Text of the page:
Did you know that there are Orthodox women who are rabbis or who serve in other clergy roles? Meet Rabba Sara Hurwitz, the Co-Founder and President of Maharat, the first institution to ordain Orthodox women as clergy. Under her tutelage, 49 women have been ordained and dozens more are one their way to completing their studies. Rabbanit Shira Marili Mirvis is the first woman to be the sole spiritual leader of an Orthodox synagogue in Israel. And Rabba Dr. Lindsey Taylor-Guthartz just made headlines in the UK and around the world when she was unceremoniously dismissed from her position at a prestigious Jewish London school for being ordained, only to be quickly reinstated after relentless public outcry calling for justice.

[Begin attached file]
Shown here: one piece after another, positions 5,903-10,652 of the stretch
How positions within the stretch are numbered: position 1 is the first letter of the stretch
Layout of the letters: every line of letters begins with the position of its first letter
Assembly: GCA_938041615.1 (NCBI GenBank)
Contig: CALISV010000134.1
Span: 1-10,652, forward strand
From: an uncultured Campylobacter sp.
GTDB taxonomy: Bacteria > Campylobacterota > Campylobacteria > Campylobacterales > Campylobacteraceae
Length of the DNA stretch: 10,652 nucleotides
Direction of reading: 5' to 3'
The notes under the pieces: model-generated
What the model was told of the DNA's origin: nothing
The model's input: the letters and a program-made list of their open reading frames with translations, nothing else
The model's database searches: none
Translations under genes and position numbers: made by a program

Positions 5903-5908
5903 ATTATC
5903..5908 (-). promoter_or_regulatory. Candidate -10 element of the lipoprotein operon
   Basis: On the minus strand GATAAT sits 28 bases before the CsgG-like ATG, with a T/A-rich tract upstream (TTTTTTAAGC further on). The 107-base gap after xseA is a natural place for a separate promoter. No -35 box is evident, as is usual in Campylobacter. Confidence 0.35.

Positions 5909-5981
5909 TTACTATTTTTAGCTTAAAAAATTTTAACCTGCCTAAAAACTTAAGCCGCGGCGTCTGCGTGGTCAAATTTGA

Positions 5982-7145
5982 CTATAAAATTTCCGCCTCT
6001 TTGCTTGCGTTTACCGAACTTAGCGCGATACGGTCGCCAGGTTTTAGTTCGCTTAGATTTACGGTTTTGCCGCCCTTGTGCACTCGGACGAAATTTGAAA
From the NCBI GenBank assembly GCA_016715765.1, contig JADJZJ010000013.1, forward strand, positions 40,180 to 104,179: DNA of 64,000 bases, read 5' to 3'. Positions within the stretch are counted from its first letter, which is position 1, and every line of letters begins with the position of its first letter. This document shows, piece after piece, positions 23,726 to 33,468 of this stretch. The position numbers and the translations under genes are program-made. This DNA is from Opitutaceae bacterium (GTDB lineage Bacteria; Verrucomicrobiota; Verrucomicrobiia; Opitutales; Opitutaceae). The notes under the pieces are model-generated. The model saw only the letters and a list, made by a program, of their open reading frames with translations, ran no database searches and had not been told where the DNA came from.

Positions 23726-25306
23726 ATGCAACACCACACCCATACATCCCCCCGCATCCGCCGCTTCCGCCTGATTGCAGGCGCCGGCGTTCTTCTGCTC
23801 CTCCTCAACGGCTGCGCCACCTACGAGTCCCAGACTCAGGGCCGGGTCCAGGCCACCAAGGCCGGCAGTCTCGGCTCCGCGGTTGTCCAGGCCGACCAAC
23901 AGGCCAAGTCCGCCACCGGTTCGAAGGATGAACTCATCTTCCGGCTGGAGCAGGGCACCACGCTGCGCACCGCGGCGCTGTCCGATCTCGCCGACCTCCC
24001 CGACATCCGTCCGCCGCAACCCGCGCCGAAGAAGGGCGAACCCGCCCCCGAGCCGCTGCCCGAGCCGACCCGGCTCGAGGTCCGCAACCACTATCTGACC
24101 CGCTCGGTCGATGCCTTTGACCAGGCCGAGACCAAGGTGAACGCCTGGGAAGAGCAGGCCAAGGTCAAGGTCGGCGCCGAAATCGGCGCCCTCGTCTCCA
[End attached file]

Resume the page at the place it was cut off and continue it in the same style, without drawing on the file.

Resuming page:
Are you interested in Orthodox women who are leading the way in athletics and their love of sports? A year ago, Maryland resident 11 year old Adi Topolosky took the sports’ gear industry to task when she discovered that none of the area merchants carried Elena Delle Donne sneakers. (Delle Donne was a star player for the WNBA’s Washington Mystics team.) To add insult to injury, a store clerk mocked her and ridiculed women’s sports. Adi blogged about it for JOFA, which quickly caught national attention from athletes and sports’ gear manufacturing executives who sprung into action. Since then she has appeared on numerous broadcasts including Good Morning America and the Kelly Clarkson Show. Beatie Deutsch is the Israeli national champion marathon runner. She is always training for her next challenge while parenting her 5 children. She is also a powerful advocate who helps children and teens struggling with their mental health. You can read write-ups on Beatie in numerous outlets including Runner’s World magazine and find her image on Adidas billboards. And then there is Liba Yoffe of Phoenix, who is competing in American Ninja Warrior. In addition to demonstrating her incredible physical strength, she wants to show girls and women that devotion to religion and fitness can live harmoniously together.